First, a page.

Most small donor programs share these characteristics:

  • qualifying thresholds: to ensure that only serious, competitive candidates have access to public funds, all candidates must first demonstrate public support for their campaign by collecting a minimum number and dollar amount of donations
  • reduced contribution limits: candidates who choose to participate in a small donor funding program must agree to limit the maximum size of contribution they will accept, to keep the big money out
  • a cap on public funds: each participating candidate can earn public funds up to a limit, but can continue raising private funds thereafter.

Small Donor Public Funding addresses public apathy: 

  • In a 2016 report, Prof. Robert MacDermid found that among 13 Lake Simcoe municipalities, “less than half of one percent of the population contributed to a campaign.”
  • Municipal election voter turnout is low and declining in Ontario. From a high of 49% in 1982, the 2018 election saw our lowest turnout yet at 38.3%.
  • Since instituting a Democracy Vouchers program, the percentage of Seattle residents who donate to campaigns tripled in 2017 and almost doubled again in 2019 to 7%.
  • Democracy vouchers allowed Seattle's grassroots to defeat $4M spent by Amazon in the elections.
  • Connecticut has a system of grants for qualified candidates for State Assembly.  “In 2018, an extraordinary 99% of the campaign funds used by legislative candidates came from individuals. This stands in sharp contrast to pre-program practices when less than half of the contributions made to political candidates came from individuals. For example, in 2006, nearly half of the $9.3 million raised by candidates came from lobbyists, PACS and other entities.”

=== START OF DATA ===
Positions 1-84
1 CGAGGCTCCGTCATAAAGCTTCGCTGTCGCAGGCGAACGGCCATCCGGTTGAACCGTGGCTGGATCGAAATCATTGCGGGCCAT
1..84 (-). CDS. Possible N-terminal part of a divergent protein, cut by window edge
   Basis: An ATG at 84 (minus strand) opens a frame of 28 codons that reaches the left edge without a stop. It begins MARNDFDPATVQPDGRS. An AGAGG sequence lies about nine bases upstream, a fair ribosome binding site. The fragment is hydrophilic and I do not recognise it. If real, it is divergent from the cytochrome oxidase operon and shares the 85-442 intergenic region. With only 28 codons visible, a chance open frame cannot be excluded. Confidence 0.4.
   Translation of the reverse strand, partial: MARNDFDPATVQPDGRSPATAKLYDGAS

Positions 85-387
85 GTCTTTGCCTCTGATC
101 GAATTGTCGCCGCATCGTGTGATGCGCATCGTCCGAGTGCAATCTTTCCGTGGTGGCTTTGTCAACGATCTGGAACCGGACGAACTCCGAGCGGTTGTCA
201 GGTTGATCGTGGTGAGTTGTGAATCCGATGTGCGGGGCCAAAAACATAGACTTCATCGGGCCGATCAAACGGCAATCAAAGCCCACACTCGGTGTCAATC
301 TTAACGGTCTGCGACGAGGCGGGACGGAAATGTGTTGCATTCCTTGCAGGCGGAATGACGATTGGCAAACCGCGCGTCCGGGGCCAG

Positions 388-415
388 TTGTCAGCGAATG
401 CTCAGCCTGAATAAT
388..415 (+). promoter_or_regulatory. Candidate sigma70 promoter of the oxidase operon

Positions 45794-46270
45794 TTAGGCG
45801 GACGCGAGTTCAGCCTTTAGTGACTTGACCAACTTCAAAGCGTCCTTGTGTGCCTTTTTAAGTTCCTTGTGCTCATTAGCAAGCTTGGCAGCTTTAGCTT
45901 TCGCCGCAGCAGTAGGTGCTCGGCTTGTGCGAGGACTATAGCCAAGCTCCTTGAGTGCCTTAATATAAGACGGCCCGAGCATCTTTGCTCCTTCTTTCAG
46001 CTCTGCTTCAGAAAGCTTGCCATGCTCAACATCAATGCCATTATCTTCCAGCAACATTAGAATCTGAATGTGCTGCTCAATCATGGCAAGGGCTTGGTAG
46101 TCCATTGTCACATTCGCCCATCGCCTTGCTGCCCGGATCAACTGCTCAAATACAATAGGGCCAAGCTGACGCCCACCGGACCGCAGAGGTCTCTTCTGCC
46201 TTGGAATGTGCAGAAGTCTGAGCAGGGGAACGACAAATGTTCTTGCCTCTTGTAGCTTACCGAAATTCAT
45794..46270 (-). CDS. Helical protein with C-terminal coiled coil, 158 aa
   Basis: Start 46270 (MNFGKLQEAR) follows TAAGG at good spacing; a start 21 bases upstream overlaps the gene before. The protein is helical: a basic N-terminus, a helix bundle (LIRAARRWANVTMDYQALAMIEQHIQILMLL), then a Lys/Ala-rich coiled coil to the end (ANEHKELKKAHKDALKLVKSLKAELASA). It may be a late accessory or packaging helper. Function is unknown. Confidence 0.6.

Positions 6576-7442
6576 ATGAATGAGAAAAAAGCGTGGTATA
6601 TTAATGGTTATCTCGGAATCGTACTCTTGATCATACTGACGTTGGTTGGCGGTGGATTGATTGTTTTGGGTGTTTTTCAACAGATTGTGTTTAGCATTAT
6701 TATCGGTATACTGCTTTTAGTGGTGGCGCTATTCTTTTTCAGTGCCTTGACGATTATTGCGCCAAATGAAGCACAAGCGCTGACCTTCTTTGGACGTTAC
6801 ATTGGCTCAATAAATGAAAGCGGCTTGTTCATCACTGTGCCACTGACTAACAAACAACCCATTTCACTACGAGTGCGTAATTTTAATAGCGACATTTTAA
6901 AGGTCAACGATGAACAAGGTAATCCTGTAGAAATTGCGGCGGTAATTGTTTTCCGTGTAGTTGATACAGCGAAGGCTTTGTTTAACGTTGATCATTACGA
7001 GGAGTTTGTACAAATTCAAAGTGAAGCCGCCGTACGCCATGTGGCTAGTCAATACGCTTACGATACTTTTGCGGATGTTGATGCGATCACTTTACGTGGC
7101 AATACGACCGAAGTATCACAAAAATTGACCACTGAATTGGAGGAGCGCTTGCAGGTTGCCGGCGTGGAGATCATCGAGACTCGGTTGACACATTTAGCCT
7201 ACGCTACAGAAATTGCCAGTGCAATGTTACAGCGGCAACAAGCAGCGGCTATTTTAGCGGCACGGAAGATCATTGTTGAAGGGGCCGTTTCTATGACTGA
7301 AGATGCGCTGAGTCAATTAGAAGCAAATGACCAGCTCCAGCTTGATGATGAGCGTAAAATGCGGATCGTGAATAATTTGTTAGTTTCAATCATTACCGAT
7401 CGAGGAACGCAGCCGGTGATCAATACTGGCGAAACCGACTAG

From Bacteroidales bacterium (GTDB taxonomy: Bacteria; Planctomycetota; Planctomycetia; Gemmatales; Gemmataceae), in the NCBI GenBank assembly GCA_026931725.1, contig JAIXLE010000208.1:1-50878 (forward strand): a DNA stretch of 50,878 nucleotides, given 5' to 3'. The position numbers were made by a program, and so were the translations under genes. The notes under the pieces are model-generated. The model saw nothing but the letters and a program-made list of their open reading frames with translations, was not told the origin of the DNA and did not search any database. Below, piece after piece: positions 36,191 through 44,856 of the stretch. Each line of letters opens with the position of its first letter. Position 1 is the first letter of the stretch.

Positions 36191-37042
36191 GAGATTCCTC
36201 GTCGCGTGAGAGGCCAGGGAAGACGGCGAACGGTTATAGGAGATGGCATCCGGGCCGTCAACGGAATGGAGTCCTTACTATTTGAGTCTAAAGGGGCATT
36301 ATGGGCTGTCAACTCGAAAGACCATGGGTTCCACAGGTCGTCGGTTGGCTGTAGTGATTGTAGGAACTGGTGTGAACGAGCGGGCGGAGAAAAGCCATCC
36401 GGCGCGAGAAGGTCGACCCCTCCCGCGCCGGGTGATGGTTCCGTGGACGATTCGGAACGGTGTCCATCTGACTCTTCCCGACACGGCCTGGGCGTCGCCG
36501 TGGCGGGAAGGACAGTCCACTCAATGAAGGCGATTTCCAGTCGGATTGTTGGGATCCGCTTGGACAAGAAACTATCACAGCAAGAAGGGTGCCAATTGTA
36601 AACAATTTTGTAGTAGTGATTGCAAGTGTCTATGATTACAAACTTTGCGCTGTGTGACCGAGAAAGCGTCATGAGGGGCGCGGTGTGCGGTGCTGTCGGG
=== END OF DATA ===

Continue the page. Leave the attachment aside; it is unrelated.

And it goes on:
• A hybrid program combines grants with dollar matching in Washington, DC. As a result of the program, “more than 13,700 District of Columbia residents contributed to a candidate running for a seat on the Council — more than double the number of donors in previous election cycles.”

By empowering small donors, SDPF leads to a more engaged electorate and a more diverse field of candidates:

  • NYC has a dollar matching program for council and mayoral candidate campaigns. In 2021, “New York City voters ... elected a record number of women to the City Council, increasing the number of women to 29 of the legislature’s 51 members, up from 14 currently. The incoming City Council class also features a record number of people of colour, with 35 members identifying as such, up from 26.” A new report from the Brennan Center for Justice finds that the share of women on the City Council will surpass the 52% of the city’s population made up by women, and people of colour on the Council will nearly match their share of 68% of city residents.

In any of the above forms, small donor public funding is worthy of consideration for municipal elections in Ontario. Each Ontario municipality could be allowed to choose from among them.

MPP Pasma, would you please consider sponsoring a bill to improve donations transparency and provide Ontario’s municipal election campaigns with a system of small donor public funding? Please feel free to contact me if you think I can be of any assistance in advancing this proposal. Thank you.


Guy Talevi

Ottawa West-Nepean